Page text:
mercredi 1 octobre 2008

Argo Navis 15

. . . like a meadow which no scythe has shaven,
Which rain could never bend or whirl-blast shake,
With the Antarctic constellations paven,
Canopus and his crew, lay the Austral lake.
Percy Bysshe Shelley's The Witch of Atlas.

α Carinae, -0.4, white.

Κάνωβος in the early orthography of the Greeks, apparently was first given to this star by Eratosthenes, but Κάνωπος later on by Hipparchos. Ptolemy used the former word, among his few star-names, which Halley and Flamsteed transcribed into Canobus; but it now universally is Canopus, Al Sufi's translator having Kanupus as an Arabian adaptation of the Greek.
Aratos, Eudoxos, and Hipparchos also, designated it as Πηδάλιον, the Rudder, Cicero's Gubernaculum, Aratos writing:
The slackened rudder has been placed beneath
The hind-feet of the Dog.
Ancient ships had a rudder on each side of the stern, in one of which our star generally was figured, thus differing from the modern maps that locate it in the bank of oars.
Strabo, the geographer of the century preceding our era, said that its title was "but of yesterday," which may have been true of the word that we now know it by; but an Egyptian priestly poet of the time of Thothmes III — 1500 years before Strabo — wrote of it as Karbana,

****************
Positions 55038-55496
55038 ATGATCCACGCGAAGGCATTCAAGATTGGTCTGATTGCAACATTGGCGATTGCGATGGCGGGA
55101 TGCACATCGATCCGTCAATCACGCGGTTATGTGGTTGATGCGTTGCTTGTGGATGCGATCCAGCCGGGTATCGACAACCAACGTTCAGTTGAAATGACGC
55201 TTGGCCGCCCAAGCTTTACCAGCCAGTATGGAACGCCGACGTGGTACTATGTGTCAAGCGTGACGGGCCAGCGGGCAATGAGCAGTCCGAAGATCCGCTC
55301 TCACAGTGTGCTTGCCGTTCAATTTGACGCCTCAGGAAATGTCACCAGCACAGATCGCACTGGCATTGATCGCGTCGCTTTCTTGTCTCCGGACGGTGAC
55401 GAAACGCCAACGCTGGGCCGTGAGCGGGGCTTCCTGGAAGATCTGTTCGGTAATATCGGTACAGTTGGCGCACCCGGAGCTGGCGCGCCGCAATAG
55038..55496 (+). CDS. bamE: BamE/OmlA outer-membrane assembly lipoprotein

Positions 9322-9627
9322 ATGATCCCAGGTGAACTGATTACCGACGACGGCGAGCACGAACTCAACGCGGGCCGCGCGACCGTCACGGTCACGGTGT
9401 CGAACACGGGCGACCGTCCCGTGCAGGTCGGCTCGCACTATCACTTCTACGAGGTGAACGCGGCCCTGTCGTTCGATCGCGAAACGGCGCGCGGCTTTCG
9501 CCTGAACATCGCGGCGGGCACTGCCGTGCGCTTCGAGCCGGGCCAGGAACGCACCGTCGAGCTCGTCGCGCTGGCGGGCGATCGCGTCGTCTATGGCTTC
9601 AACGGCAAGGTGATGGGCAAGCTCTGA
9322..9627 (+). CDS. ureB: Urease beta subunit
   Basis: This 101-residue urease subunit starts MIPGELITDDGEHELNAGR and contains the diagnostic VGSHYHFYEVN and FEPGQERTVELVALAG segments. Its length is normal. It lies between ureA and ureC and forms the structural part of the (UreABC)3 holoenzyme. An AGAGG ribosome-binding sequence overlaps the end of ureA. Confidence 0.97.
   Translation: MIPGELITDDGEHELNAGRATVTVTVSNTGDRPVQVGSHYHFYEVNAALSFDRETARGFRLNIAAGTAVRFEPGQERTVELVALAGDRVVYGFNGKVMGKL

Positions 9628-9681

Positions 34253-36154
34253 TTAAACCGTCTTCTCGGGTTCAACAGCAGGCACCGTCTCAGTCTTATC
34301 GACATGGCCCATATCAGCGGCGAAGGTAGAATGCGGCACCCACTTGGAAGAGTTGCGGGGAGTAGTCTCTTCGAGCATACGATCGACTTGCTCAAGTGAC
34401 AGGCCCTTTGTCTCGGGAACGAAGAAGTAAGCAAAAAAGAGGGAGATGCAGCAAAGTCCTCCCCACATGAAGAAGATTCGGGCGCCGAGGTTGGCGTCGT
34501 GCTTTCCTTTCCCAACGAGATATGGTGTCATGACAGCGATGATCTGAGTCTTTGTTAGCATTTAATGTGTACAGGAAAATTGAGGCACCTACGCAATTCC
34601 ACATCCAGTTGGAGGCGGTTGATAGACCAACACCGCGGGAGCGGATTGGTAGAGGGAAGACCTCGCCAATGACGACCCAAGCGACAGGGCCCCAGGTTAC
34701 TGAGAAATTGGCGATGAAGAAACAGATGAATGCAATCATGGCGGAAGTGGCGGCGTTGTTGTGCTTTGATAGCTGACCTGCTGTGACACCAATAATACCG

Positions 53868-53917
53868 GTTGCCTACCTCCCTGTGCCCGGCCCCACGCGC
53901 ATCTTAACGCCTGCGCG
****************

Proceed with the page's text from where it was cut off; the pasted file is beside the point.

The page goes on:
the star
Which pours his light in a glance of fire,
When he disperses the morning dew;
p68 and this still was seen a millennium later in the Kabarnit of As‑sur-ba-ni‑pal's time.
Our name for it is that of the chief pilot of the fleet of Menelaos, who, on his return from the destruction of Troy, 1183 B.C., touched at Egypt, where, twelve miles to the northeastward from Alexandria, Canopus died and was honored, according to Scylax, by a monument raised by his grateful master, giving his name to the city, Ancient Canopus is now in ruins, but its site is occupied by the village of Al Bekūr, or Aboukir, famous from Lord Nelson's Battle of the Nile, August 1, 1798, and from Napoleon's victory over the Turks a year afterwards; and it is interesting to remember that it was here, from the terraced walls of the Serapeum, the temple of Serapis, that Ptolemy made his observations.
Serapis was the title of the great Osiris of Egypt as god of the lower world; his incarnation as god of the upper world being in the bull Apis, and to this splendid star, which at that time rose about 7 1/2° above that horizon.
The foregoing derivation of the word Canopus is an early and popular one; but another, perhaps as old, and more probable, being on the authority of Aristides, is from the Coptic, or Egyptian, Kahi Nub, Golden Earth. Ideler, coinciding in this, claimed these words as also the source of other titles for Canopus, the Arabic Wazn, Weight, and Ḥaḍar, Ground; and of the occasional later Ponderosus and Terrestris. Although I find no reason assigned for the appropriateness of these names, it is easy to infer that they may come from the magnitude of the star and its nearness to the horizon; this last certainly made it the περίγειος of Eratosthenes.
Similarly the universal Arabic title was Suhail, written by Western nations Suhel, Suhil, Suhilon, Sohayl, Shoel, Sohil, and Soheil, Sahil, Sihel, and Sihil; all taken, according to Buttmann, from Al Sahl, the Plain.